Moreover, the minerals profiles of sweet potatoes were presented in Table 3. From the tabulated data it is obvious that the genotypes are rich in many minerals. CEMSA 74-228 has highest levels of iron, magnesium, phosphorus, sodium and potassium of 0.64, 21.60, 44.63, 15.72 and 352.00 mg/100 g, respectively. While TDINUNG NO. 64 have highest level of zinc of 0.32 mg/100 g.

Table 2: Vitamins A and B-complex content of the fresh sweet potato genotypes
Image for - Characterization of Three Genotypes of Sweet Potato and their Suitability for Jam Making

The samples of products investigated were free from bacterial or fungal contamination during 12 months ambient storage. The physico-chemical characteristics of three genotypes jams at zero time (initial) were within the range recommended range for jam manufacture by CODEX (2006, 2002).

The significant difference (p≤0.05) of chemical and physical-chemical properties of jams during storage is as shown in figures below. There is little significant difference (p≤0.05) in TSS% was observed during storage period, from 69.00 to 68.50%, 70.00 to 69.00% and 68.00 to 68.50% for TDINUNG NO. 64, CEMSA 74-228 and ZAPALO, respectively (Fig. 1). These results were in agreement with the findings of Yildiz et al. (2011).

The jams processed from sweet potato genotypes showed an increase in pH throughout storage period (Fig. 2). The initial values were 2.67, 2.61 and 2.67; the final values were 2.95, 2.83 and 2.80. Consequently, the total titeratable acidity decreased toward the end of storage time for three types of jam, when initial (0.51, 0.63 and 0.53%, respectively) and final (0.44, 0.55 and 0.41%, respectively) times were compared. The relationship between total titeratable acidity behavior and storage time was illustrated in Fig. 3. This losses were agrees with losses recorded for some fruit jams during storage (Khan, 1989).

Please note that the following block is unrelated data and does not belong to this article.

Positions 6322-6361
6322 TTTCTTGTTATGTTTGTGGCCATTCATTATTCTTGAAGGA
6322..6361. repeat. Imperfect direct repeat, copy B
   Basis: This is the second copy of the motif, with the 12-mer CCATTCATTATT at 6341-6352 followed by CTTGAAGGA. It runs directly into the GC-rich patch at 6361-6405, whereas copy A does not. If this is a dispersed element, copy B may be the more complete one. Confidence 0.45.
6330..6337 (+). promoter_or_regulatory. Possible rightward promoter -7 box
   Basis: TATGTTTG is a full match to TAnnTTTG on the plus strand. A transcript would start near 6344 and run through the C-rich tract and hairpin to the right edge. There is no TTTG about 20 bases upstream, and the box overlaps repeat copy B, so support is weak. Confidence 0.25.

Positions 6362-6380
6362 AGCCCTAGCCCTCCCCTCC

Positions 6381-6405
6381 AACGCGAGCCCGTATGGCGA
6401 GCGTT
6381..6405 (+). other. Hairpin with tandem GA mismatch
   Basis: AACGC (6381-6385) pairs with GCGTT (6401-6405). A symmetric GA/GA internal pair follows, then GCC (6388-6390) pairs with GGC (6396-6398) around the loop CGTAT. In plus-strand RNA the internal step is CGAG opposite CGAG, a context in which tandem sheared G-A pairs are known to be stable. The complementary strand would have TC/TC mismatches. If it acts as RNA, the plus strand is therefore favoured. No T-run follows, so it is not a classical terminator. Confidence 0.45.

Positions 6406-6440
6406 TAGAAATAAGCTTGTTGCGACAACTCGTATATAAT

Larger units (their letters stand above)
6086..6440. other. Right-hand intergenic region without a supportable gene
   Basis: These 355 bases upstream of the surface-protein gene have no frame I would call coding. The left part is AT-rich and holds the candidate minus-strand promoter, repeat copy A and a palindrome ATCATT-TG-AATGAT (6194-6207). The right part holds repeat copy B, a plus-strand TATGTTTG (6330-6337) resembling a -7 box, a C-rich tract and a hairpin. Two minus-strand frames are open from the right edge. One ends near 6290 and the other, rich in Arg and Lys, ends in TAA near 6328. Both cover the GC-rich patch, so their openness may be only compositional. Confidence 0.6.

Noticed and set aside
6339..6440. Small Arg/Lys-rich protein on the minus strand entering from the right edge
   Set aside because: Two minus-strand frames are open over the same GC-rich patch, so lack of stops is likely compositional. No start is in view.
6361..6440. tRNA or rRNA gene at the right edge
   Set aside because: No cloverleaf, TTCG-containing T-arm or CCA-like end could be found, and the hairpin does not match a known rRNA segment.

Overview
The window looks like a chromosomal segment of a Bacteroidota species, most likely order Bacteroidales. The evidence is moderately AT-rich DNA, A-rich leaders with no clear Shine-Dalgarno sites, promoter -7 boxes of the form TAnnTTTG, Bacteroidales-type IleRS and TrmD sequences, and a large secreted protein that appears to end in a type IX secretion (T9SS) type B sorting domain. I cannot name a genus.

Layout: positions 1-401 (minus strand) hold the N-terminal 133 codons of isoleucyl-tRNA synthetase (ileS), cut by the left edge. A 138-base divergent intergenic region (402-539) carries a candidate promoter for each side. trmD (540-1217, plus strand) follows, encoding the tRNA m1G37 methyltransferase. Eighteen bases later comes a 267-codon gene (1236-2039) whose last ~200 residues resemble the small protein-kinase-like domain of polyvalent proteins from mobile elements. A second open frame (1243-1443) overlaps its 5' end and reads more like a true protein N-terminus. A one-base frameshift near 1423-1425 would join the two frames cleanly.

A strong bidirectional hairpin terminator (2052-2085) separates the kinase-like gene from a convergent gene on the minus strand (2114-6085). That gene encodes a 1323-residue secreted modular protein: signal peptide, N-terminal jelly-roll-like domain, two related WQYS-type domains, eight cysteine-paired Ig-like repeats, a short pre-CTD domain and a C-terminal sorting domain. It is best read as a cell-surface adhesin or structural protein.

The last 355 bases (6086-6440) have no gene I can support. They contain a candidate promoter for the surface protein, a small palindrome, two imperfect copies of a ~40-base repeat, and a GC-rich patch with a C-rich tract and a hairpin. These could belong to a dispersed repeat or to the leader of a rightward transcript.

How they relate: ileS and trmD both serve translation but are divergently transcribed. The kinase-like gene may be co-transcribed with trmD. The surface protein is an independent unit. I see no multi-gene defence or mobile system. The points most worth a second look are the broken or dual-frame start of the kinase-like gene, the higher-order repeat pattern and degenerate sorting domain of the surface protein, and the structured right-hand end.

After 12 months storage (Fig. 4), the total sugars of jams were significantly (p≤0.05) decreased from 67.54 to 66.81% (first jam), 66.63 to 64.51% (second jam) and from 68.70 to 67.00% (third jam). The loss of total sugars may be explained by non enzymatic browning reactions. Yousif and Alghamdi (2000) reported the same behavior during stored jam from some Saudi date cultivars.

Table 3: Minerals content (mg/100 g) of sweet potato genotypes
Image for - Characterization of Three Genotypes of Sweet Potato and their Suitability for Jam Making

Image for - Characterization of Three Genotypes of Sweet Potato and their Suitability for Jam Making
Fig. 1: Effects of storage period on total soluble solids of sweet potato jams. Where: A: TDINUNG No. 64, B: CEMSA 74-228 and C: ZAPALO

Image for - Characterization of Three Genotypes of Sweet Potato and their Suitability for Jam Making
Fig. 2: Effects of storage period on pH-value of sweet potato jams. Where: A: TDINUNG No. 64, B: CEMSA 74-228 and C: ZAPALO

Image for - Characterization of Three Genotypes of Sweet Potato and their Suitability for Jam Making
Fig. 3: Effects of storage period on total acidity of sweet potato jams. Where: A: TDINUNG No. 64, B: CEMSA 74-228 and C: ZAPALO

Image for - Characterization of Three Genotypes of Sweet Potato and their Suitability for Jam Making
Fig. 4: Effects of storage period on total sugars of sweet potato jams. Where: A: TDINUNG No. 64, B: CEMSA 74-228 and C: ZAPALO

Table 4: Sensory evaluation quality of sweet potato jams
Image for - Characterization of Three Genotypes of Sweet Potato and their Suitability for Jam Making
Values having different superscript letters in columns and rows are significantly different (p≤0.05)